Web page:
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AARP AARP States North Dakota Finances 50+

New Medicare Cards Mailed beginning in April; Be Cautious of Scammers

ND - New Medicare Card

Starting in April, the Centers for Medicare & Medicaid Services (CMS) will begin mailing new Medicare cards to all people with Medicare, including 126,000 in North Dakota.

Instead of a Social Security number, the new card will have a Medicare number that’s unique to each person with Medicare. The new card will help protect your identity and keep your personal information more secure. Medicare coverage and benefits will stay the same.

Medicare will automatically mail new cards at no cost to the address on file at Social Security. So making sure the address of anyone you’re helping is up-to-date is important. An address can be updated easily by signing in to or creating a my Social Security account.

Once you receive your new Medicare card:

  • Destroy your old Medicare card right away.
  • Use your new card. Doctors, other health care providers, and plans approved by Medicare know that Medicare is replacing the old cards. They are ready to accept your new card when you need care.
  • Beware of people contacting you about your new Medicare card and asking you for your Medicare number, personal information, bank account information, or to pay a fee for your new card. Treat your Medicare number like you treat your Social Security or credit card numbers. Remember, Medicare will never contact you uninvited to ask for your personal information.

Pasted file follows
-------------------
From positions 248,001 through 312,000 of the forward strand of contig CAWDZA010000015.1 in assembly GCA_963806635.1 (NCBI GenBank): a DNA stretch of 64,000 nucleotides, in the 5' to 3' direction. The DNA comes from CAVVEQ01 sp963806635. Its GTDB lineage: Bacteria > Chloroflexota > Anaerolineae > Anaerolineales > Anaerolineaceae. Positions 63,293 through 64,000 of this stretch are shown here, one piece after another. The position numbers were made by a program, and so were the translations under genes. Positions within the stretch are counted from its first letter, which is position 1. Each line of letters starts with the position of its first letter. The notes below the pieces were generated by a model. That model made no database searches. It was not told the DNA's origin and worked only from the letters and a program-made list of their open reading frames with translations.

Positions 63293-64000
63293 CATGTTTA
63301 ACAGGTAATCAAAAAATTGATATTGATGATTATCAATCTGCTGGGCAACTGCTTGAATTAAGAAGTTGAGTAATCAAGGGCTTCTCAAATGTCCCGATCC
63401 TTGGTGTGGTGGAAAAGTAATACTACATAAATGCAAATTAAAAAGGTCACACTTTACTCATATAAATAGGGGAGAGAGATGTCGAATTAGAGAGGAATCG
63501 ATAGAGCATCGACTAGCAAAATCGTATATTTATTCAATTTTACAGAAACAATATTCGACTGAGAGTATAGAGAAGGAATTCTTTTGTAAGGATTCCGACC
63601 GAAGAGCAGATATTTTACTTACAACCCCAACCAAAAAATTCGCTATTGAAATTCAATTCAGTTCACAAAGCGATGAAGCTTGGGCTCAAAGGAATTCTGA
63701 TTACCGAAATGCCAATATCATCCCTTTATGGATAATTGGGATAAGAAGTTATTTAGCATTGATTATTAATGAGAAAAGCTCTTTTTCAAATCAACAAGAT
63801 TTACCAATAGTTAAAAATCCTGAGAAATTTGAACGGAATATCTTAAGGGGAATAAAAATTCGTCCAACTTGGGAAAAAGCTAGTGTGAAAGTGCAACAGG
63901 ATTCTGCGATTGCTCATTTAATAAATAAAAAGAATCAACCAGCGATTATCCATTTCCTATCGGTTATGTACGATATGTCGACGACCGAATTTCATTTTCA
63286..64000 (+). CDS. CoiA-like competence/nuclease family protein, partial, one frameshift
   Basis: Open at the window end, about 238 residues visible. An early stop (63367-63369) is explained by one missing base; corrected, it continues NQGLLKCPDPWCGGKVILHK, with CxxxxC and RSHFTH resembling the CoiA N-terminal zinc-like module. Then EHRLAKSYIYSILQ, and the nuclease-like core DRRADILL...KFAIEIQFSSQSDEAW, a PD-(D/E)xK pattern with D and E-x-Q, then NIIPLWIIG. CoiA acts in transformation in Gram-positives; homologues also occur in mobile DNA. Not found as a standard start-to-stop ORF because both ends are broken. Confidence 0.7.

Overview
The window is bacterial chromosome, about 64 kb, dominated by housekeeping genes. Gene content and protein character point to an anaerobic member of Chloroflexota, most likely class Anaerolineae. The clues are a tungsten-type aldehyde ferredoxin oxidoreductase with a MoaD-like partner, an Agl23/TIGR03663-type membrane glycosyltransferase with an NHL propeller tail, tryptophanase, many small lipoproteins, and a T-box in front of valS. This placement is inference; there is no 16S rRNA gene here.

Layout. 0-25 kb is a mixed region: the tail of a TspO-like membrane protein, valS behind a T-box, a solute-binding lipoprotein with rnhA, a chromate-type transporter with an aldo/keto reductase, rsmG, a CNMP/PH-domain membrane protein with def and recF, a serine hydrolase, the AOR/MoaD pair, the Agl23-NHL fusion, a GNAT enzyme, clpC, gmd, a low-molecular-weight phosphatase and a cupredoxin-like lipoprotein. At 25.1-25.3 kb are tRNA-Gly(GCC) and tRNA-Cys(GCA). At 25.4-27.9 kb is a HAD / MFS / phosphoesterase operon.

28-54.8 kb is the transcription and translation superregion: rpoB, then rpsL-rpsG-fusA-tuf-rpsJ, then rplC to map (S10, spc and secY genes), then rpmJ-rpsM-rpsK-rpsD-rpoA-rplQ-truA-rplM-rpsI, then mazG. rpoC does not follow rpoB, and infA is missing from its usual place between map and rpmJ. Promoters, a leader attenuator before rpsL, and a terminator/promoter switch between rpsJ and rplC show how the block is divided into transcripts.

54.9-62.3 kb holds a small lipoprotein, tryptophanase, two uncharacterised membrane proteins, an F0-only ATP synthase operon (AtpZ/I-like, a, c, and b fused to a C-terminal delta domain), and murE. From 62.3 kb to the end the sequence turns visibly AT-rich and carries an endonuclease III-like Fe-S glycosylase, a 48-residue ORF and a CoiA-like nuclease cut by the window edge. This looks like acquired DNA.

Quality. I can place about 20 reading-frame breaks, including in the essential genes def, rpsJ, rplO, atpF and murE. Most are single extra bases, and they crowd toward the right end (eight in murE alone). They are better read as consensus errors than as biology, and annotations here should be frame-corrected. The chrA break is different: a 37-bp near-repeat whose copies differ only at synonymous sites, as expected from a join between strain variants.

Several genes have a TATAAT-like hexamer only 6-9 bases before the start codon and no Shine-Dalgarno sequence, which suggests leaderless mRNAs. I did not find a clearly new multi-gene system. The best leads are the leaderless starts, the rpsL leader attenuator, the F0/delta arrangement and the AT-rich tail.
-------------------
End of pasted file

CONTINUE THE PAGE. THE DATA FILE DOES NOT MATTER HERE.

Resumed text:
Ironically, the card replacement program has opened these new opportunities for con artists:

  • Scammers reportedly pose as Medicare representatives and contact beneficiaries to demand immediate payment via credit card of a processing fee for the new card. No such fee exists.
  • In other cases, the scammers falsely say that Medicare needs to “verify” a recipient’s Social Security number or other personal information before issuing the card. Medicare says it does not make such calls and does not initiate uninvited contact.
  • Yet another version of the scam tells beneficiaries that they are due a refund on transactions with their old card, and asks them to provide bank account information for the processing of the alleged refund.

Is someone calls claiming to be from Medicare, and asks for your Social Security number or bank information, just hang up. It’s a scam. Medicare won’t call you and Medicare will never ask for your Social Security number or bank information. And remember you don't have to pay for the new card.

For more information about the new Medicare card, visit You can also visit for tips to prevent Medicare fraud.

We are encouraging AARP members in North Dakota to sign up to receive email from AARP North Dakota about upcoming events and other news. Go to If you don’t already have an account on the AARP website, you’ll have to create one (by entering a user name and password) before you can opt in to receive our email.

You’ll receive emails about upcoming events such as lunch and learns, Movies for Grownups, and free document shredding. We’ll also periodically send you an email with other news from AARP North Dakota, such as volunteer opportunities, efforts to stop utility rate increases, and our advocacy work on behalf of North Dakotans 50 and older.

So, please opt in to receive our emails and be among the first to know about our upcoming events in your area.

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